Take the 2-minute tour ×
Stack Overflow is a question and answer site for professional and enthusiast programmers. It's 100% free, no registration required.

Possible Duplicate:
Which is preferred: Nullable<>.HasValue or Nullable<> == null?

I know questions like this have been asked many times. But I never found an answer to how to check if a nullable bool is null or not. Here is an answer I have to this:

bool? nullableBool;
if (nullableBool == true){

}else if (nullableBool == false){

}else{

}

But I was wondering if there is a better and more straight to the point way in order to minimize useless codes? Thanks.

share|improve this question

marked as duplicate by Paolo Tedesco, Daniel Hilgarth, David Basarab, Linger, ChrisF Nov 10 '12 at 23:05

This question has been asked before and already has an answer. If those answers do not fully address your question, please ask a new question.

3  
That's not a nullable bool. That's a bool that has not been assigned a value –  musefan Nov 9 '12 at 8:43
3  
Should be bool?, right? –  Paolo Tedesco Nov 9 '12 at 8:44
1  
@Paolo Editing the post like that doesn't help; it invalidates all the answers correctly telling the OP he's doing it wrong, and it still hasn't made the code correct. –  Rawling Nov 9 '12 at 8:50
1  
@musefan (and Rawling): this was just a small mistake or typo, and it was perfectly clear from the rest of the question, it's not "messing up" or "making assumptions". Since we are people, and not compilers, a little tolerance would not be bad :) –  Paolo Tedesco Nov 9 '12 at 9:03
1  
@PaoloTedesco: it turns out it was a typo, but that doesn't excuse you for assuming it. There is nothing perfectly clear when an unknown new user to this site uses the word "nullable" that they actually even know what a nullable type really is... for all we know, they may have thought prefixing the variable name with the word "nullable" is what does the job, there are plenty of people like that in the world. Point is, you ARE making an assumption, and you are altering the question without knowing for sure what the OP meant –  musefan Nov 9 '12 at 9:20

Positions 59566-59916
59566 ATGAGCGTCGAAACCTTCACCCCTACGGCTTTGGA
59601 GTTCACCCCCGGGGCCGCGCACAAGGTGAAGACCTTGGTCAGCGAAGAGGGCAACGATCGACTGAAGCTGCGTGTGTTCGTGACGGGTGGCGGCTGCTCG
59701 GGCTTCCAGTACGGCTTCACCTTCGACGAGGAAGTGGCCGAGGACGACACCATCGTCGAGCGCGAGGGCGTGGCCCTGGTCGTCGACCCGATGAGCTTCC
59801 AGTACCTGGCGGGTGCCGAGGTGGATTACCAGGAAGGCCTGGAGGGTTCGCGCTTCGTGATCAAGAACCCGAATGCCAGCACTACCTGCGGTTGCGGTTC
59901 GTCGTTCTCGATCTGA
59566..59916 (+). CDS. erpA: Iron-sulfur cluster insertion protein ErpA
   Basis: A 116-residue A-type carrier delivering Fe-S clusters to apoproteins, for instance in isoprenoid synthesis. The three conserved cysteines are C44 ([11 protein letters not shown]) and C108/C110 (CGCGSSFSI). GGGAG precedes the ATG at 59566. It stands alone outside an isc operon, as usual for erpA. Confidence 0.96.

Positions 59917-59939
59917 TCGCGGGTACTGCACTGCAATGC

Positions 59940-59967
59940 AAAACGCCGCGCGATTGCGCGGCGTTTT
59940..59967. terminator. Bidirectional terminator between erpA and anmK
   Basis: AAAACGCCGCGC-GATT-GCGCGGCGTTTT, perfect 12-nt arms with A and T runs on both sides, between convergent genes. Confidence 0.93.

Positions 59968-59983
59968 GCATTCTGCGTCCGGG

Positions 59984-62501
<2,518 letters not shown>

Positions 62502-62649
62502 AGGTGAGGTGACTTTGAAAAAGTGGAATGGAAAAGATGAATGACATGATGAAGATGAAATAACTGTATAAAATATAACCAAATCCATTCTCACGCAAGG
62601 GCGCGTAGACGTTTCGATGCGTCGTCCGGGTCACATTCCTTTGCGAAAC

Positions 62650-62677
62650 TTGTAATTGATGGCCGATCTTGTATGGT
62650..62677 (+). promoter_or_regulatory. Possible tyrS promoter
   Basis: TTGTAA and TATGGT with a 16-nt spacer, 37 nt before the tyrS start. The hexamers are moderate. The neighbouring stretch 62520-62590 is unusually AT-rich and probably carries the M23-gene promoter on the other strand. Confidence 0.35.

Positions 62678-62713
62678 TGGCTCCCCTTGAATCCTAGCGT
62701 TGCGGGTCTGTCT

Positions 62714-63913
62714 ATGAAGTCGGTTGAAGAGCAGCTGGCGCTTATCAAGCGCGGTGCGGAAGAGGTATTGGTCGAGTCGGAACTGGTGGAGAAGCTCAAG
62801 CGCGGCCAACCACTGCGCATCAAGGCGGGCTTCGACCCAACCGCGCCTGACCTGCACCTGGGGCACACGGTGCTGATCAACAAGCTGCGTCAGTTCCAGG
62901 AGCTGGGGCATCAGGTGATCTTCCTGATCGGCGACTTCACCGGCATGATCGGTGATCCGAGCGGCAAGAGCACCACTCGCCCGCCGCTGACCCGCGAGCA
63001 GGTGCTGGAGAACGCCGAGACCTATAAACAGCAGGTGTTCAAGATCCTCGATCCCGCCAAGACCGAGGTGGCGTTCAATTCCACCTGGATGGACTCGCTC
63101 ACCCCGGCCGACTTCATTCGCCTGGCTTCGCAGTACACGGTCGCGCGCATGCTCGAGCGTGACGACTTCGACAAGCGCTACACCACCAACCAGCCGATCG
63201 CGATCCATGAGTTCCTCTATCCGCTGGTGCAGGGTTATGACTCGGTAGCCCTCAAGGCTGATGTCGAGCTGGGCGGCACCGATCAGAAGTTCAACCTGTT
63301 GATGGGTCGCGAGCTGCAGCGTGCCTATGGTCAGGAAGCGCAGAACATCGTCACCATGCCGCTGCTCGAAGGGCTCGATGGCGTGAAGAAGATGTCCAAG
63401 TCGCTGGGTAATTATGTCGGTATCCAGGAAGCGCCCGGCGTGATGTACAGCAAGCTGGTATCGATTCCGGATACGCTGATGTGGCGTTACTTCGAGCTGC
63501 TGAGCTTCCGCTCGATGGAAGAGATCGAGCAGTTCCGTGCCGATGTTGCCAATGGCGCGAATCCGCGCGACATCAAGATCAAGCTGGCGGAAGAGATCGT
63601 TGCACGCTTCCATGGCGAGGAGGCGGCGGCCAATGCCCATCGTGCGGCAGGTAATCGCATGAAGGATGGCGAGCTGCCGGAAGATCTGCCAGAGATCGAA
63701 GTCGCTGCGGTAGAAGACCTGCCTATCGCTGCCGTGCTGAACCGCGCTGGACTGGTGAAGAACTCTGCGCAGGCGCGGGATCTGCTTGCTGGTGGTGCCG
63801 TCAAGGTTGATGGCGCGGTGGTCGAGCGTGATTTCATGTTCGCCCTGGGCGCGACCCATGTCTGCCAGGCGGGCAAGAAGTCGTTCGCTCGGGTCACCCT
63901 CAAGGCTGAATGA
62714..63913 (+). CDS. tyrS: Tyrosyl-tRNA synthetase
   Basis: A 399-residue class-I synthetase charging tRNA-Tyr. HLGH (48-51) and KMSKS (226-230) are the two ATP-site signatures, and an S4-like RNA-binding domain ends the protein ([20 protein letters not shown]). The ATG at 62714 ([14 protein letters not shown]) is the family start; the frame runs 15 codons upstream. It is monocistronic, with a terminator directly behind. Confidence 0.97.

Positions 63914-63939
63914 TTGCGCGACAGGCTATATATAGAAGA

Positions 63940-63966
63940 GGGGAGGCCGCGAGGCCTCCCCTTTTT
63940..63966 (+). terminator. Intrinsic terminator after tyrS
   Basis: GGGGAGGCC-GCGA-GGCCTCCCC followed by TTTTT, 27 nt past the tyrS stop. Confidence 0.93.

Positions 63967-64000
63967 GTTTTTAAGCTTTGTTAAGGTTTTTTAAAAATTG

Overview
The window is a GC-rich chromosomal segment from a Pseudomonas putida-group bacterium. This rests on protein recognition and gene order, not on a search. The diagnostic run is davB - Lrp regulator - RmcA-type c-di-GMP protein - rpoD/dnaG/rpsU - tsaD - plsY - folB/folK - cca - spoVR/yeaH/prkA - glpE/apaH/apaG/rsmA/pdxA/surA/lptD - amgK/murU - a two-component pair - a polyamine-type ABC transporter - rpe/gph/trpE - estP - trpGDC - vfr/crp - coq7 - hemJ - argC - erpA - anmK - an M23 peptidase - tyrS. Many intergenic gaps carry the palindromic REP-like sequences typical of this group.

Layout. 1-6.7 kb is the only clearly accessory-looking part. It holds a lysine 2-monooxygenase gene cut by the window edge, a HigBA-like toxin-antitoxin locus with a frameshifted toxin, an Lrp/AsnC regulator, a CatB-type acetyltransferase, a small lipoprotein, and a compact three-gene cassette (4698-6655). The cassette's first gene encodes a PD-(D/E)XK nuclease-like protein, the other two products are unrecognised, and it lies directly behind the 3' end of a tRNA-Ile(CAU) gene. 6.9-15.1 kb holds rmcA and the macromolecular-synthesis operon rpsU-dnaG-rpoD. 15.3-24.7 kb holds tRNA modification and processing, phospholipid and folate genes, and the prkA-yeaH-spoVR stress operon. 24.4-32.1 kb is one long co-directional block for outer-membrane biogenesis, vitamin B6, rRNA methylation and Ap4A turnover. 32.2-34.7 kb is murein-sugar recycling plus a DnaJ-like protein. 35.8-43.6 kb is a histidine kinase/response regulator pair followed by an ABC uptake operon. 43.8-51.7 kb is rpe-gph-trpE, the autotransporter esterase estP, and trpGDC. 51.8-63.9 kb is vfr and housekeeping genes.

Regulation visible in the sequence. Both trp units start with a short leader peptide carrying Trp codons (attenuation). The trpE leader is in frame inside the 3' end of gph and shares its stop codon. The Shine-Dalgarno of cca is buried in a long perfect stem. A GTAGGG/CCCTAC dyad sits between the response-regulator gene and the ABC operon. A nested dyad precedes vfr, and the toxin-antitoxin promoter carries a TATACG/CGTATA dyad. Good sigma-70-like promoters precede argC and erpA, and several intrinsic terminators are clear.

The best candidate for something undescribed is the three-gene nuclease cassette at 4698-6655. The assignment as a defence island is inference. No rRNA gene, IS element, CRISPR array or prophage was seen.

4 Answers 4

up vote 6 down vote accepted
if (!nullableBool.HasValue)
{
    // null
}

You also can directly compare it with null.

Edit:

Your declaration of nullableBool should be:

bool? nullableBool;
share|improve this answer
    
wont work with OP's code –  musefan Nov 9 '12 at 8:44
2  
@musefan to be fair, that's the fault of the OP's code... –  Marc Gravell Nov 9 '12 at 8:45
2  
@musefan how so? –  Marc Gravell Nov 9 '12 at 9:02
1  
@musefan it was abundantly clear, even before the edit, that this was their intent. The edit merely corroborates this. –  Marc Gravell Nov 9 '12 at 9:29
1  
@Marc, the OP is asking a simple question (simple to you and I) how to check if a nullable bool is null or not. Anybody who really knows how to use a nullable data type should know how to check for null... so if this OP doesn't know how to check, why make the assumption that he actually even knows how to declare one properly... you only think your right that it is obvious because it has subsequently turned out to the the case. if the OP had accepted my answer and said "thanks, turns out I was declaring it all wrong" then you wouldn't be so keen to state how obviously wrong your assumption was –  musefan Nov 9 '12 at 9:34

That's not a nullable bool, it's an unassigned bool and your code won't compile. You need to use bool? or Nullable<bool>.

bool? nullableBool = null; // or = true or = false
if (nullableBool.HasValue)
{
    if (nullableBool.Value)
        // true
    else
       // false
}
else
    // null
share|improve this answer

Firstly, the bool you have used is not nullable. To create a nullable bool you can do one fo the following:

Nullable<bool> nullableBool;

or the shorthand version:

bool? nullableBool;

either of these can then be checked to see if it has a value using the following:

if(nullableBool.HasValue)
{
   //nullableBool has been assigned a value
}

Your current approach is not recommended. If you need a nullable state then use a nullable bool. If you want to use a standard bool then be sure to assign it a value. I am surprised you don't get a compile error in Visual Studio with that code.

share|improve this answer

Try this plz:

if (!nullableBool.HasValue)
{
    // your code
}
share|improve this answer
    
oops same answer 3 times.. –  bonCodigo Nov 9 '12 at 8:47
2  
why are you voting me down? –  bonCodigo Nov 9 '12 at 8:53

Not the answer you're looking for? Browse other questions tagged or ask your own question.